Wasn’t that John Wayne’s real name?

  10. rilian says:

    You have 3 variations of Riley on the list…also, Jesse is the usual male form of that name. Jessie (usually short for Jessica) is usually feminine.

    Also surprised Chris isn’t on the list in some form. I used to see both male and female of that all the time. Usually short for Christine (F) and Christopher (M). Many variations of spelling of course..

  11. Tyler Durden says:

    And none of these are good names.

  12. Tyler Durden says:

    And none of these are good names.

  13. gskema says:

    I dont see Alex

  14. Rob H says:

    ha, both Manning brothers make it on to the list.

  15. Maria DeCiccio says:

    Why would someone name their child infant?

  16. Preston Scott says:

    Baby? Please tell me people don’t actually name someone, Baby…

  17. drewzer15 says:

    What about Jordan?

  18. sillysue says:

    finally my friends can stop laughing for being named sillysue – Silly sue Theomega

  19. sebastian muñoz says:

    I met someone called baby… i still giggle about it.

  20. Alberto J. Onetto says:

    George Carlin knew what’s up

  21. Antiquus says:


  22. Tarun Johnson says:


  23. anaebira says:

    Baby/Infant (usually followed by last name) are used as place holders in hospital forms before the baby is named.

  24. Jessica Jeanson says:

    Who names their kid infant or baby are you fucking retarded???

  25. Martin says:

    Dont forget of Chandler

  26. yapity says:

    Elisha pronounced EE-Lie-shah and not EE-LEE-shah, is a boys name from the bible. though Elijah is usually more popular for boys. I was more surprised though that some girls are named Elisha. Some of these other names though just make me sad. I really hope “baby” and “Infant” are placeholders like you said.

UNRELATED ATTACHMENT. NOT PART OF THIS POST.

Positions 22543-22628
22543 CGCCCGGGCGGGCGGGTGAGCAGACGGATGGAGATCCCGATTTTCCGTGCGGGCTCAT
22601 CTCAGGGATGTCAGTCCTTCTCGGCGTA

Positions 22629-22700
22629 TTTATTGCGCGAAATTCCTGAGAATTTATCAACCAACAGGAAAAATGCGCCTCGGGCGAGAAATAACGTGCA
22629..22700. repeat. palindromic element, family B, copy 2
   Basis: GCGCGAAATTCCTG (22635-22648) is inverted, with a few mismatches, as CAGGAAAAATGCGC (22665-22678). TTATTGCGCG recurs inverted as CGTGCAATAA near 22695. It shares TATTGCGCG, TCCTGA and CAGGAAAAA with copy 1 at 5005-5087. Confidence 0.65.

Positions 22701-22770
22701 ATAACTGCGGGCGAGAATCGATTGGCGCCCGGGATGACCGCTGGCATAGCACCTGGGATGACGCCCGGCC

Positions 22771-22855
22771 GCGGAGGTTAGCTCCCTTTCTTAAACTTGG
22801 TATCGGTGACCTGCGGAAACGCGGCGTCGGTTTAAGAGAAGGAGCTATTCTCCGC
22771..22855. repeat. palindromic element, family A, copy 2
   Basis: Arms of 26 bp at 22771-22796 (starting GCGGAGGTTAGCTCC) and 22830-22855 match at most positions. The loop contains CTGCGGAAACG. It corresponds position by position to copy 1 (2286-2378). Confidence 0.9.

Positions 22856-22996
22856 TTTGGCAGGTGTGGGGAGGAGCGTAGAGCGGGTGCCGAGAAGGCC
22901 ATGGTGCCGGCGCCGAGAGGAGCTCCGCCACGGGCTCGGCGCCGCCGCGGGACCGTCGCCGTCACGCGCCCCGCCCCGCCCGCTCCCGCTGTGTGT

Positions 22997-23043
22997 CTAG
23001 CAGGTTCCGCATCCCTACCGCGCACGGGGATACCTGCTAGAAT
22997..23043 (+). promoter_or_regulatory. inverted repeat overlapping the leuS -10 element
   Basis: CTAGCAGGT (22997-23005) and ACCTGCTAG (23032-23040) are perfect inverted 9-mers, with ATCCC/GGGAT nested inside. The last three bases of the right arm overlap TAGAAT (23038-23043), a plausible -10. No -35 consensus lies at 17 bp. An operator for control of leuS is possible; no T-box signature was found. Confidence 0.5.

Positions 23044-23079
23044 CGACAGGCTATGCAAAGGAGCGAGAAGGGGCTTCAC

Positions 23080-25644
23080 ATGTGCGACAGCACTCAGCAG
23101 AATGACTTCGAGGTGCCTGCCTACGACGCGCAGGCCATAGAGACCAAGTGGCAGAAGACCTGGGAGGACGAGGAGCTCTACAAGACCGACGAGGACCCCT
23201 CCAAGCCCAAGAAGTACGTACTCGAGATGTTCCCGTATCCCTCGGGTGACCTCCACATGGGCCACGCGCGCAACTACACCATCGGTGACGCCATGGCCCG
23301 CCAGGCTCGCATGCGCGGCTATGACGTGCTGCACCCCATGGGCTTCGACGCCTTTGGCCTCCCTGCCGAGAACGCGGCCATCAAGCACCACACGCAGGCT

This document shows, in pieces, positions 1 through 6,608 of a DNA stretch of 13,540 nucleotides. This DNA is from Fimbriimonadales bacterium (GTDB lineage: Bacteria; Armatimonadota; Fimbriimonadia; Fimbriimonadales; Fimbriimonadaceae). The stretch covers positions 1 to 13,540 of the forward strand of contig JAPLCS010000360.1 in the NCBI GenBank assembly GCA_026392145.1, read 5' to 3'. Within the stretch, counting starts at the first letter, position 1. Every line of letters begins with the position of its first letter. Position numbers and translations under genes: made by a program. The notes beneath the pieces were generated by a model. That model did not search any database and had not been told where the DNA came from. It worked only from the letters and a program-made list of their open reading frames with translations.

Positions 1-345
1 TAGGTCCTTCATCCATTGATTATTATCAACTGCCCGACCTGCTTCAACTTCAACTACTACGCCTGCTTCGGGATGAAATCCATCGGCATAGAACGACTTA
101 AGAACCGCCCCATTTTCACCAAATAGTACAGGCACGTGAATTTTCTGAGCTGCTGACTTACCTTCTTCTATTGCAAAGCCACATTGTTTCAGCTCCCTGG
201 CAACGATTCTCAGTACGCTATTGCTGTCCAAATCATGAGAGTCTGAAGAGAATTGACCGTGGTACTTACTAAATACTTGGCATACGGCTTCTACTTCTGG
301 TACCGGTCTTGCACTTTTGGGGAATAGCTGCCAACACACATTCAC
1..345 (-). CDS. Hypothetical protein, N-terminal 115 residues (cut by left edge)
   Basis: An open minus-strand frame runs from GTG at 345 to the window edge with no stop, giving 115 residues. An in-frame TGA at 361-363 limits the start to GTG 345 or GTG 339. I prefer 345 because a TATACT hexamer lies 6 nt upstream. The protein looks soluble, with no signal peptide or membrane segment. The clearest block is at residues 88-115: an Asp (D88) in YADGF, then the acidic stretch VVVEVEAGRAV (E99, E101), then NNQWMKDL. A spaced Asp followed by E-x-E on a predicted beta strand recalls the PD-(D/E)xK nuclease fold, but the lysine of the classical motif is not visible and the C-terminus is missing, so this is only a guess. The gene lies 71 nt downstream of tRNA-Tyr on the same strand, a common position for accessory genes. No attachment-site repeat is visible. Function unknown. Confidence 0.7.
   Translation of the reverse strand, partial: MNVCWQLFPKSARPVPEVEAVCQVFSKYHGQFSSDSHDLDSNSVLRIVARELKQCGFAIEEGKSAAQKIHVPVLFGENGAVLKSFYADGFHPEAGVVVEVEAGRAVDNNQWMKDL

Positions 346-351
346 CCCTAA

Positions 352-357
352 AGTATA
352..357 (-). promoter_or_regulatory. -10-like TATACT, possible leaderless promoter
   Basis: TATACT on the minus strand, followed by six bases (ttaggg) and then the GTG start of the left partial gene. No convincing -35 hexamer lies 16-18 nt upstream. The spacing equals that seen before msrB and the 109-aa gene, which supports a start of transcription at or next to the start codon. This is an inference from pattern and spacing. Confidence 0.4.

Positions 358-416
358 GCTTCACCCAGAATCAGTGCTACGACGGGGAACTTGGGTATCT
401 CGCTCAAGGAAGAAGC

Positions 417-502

27. Grace Yohe says:

    …. Who names their baby “Infant”?

  28. journeyv says:

    Terry, Robin, Leslie, and Kelsey all come to mind as gender-neutral names which apparently didn’t make the list. Any chance these could be checked against later ages? Maybe there’s a trend of, “most women named Pat are aged between 45-60.” I wonder what the numbers would say.

  29. Caitlin says:

    Elisha is an old testament dude, I thought it was weirder that someone would call a girl that. It’s like calling a girl Jeremiah.

  30. Justice Miracle says:

    Hi, Justice here! I am a transgender person who identifies as female more closely than male. Nice article, but you should know that most of us transgender and gender neutral folks are not super keen on being represented by Julia Sweeneys Pat character which we view as a very trans phobic relic of a less enlightened era. Please rethink how you represent gender neutral folks for future articles. Thank you.

  31. satyr1con says:

    According to, Emory is 97% masculine.

  32. shmyah says:

    What kinda assholes name their kids infant and baby